Our ability to grasp and manipulate objects relies on feedback from our sense of touch. Without these signals from the hand, we would have trouble performing even the most basic activities of daily living, like tying our shoes or turning a doorknob. Touch is even critical for emotional communication. We touch the people we care about, and it makes our limbs feel like part of us.
Science has made tremendous advances in technology that taps into signals from the brain to allow patients to move prosthetic limbs, but incorporating real-time sensory feedback would not only increase the dexterity and usefulness of robotic prosthetic limbs, but also make them feel like natural extensions of our bodies.
In my lab at the University of Chicago, we’re working to better understand how the sensory nervous system captures information about the surface, shape and texture of objects and conveys it to the brain. Our latest research creates a blueprint for building touch-sensitive prosthetic limbs that one day could convey real-time sensory information to amputees and tetraplegics via a direct interface with the brain.
To restore sensory motor function of an arm, you not only have to replace the motor signals that the brain sends to the arm to move it around, but you also have to replace the sensory signals that the arm sends back to the brain. We think the key is to invoke what we know about how the brain processes sensory information, and to then try to reproduce these patterns of neural activity through stimulation of the brain.
The research is part of a project to create a modular, artificial upper limb that will restore natural motor control and sensation in amputees and it has involved lots of people from academia, government and business. Our team is working specifically on the sensory aspects of these limbs.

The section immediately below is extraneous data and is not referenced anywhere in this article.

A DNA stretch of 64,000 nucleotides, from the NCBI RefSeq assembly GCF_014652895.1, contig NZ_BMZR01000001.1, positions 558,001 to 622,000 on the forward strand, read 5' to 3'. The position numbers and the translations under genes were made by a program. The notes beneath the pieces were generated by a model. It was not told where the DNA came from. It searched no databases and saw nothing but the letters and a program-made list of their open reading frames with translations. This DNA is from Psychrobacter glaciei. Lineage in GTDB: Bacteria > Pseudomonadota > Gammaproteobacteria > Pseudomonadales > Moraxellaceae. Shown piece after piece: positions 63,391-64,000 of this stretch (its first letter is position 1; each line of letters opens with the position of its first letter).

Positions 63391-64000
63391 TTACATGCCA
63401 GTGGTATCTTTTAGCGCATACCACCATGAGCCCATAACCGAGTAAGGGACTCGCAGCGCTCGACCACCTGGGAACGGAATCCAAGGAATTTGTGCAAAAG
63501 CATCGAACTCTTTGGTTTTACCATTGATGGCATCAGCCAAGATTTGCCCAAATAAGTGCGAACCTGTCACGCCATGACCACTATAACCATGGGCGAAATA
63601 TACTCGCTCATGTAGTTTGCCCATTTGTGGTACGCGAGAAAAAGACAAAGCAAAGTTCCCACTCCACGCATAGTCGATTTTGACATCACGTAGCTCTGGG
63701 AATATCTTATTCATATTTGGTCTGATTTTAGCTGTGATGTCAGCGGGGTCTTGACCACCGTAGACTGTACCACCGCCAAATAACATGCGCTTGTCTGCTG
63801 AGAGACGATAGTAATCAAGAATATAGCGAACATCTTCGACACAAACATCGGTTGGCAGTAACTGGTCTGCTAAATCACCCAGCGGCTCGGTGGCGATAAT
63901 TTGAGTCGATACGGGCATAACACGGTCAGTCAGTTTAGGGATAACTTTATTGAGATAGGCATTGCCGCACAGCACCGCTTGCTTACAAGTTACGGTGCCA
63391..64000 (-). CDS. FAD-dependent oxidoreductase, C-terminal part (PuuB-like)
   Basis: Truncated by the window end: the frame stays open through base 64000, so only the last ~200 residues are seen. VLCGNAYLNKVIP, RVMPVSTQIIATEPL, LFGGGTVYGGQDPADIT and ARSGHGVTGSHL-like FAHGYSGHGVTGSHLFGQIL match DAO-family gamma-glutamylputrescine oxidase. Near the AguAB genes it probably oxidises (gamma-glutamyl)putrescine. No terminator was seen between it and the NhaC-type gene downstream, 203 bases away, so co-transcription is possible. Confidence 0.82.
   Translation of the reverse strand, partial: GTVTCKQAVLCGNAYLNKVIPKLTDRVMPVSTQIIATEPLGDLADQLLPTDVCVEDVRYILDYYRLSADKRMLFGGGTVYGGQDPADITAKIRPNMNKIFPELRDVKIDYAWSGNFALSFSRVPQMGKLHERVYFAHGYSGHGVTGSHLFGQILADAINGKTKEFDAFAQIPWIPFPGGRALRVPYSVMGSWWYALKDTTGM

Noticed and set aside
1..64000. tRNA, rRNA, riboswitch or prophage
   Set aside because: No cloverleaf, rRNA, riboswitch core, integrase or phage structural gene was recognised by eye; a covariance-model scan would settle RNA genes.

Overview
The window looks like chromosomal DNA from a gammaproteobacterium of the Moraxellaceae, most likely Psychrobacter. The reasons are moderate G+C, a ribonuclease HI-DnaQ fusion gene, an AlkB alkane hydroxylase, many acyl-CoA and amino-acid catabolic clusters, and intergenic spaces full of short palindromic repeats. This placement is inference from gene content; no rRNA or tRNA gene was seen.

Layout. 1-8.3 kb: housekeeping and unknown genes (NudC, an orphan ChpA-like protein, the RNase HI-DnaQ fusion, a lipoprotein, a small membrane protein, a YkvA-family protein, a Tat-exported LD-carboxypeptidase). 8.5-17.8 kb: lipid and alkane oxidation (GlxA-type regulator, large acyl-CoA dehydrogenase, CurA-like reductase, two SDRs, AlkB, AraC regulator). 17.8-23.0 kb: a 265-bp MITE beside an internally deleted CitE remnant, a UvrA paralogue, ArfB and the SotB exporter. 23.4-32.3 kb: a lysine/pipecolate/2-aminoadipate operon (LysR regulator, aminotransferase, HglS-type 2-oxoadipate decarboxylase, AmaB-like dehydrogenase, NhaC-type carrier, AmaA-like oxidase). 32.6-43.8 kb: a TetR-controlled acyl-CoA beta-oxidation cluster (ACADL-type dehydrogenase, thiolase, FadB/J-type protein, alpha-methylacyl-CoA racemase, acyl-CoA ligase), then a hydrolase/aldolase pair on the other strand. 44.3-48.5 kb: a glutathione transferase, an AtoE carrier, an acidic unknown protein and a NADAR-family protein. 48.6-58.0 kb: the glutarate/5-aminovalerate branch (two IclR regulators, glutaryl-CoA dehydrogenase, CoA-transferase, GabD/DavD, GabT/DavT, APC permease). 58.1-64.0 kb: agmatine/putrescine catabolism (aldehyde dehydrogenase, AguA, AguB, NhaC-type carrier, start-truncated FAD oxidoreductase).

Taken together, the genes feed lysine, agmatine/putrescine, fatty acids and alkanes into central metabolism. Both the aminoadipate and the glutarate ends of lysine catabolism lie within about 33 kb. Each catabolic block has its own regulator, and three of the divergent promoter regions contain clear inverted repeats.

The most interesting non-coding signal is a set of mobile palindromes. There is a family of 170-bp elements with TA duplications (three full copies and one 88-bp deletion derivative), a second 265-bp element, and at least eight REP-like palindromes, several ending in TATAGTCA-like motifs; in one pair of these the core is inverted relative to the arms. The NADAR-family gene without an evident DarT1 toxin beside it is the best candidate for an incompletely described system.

In a series of experiments with monkeys, whose sensory systems closely resemble those of humans, we identified patterns of neural activity that occur when monkeys were natural holding or manipulating objects. We then successfully induced these patterns through artificial means.
During tasks to identify when and where the skin has been touched and how much pressure is being exerted, the animals responded the same way to actual physical contact as they did to artificial stimulation of the sensory cortex of the brain.
The result of these experiments created a set of instructions that can be incorporated into a robotic prosthetic arm to provide sensory feedback to the brain through a neural interface. Such feedback will bring these devices closer to being tested in human clinical trials.
The algorithms we use to decipher motor signals have come quite a long way, where you can now control arms with seven degrees of freedom - the number of ways the human arm can pivot. It’s very sophisticated.
But I think there’s a strong argument that prosthetics that seek to be extensions of ourselves will not be clinically viable until sensory feedback is also incorporated into the system. When it is, the functionality of these limbs will increase substantially.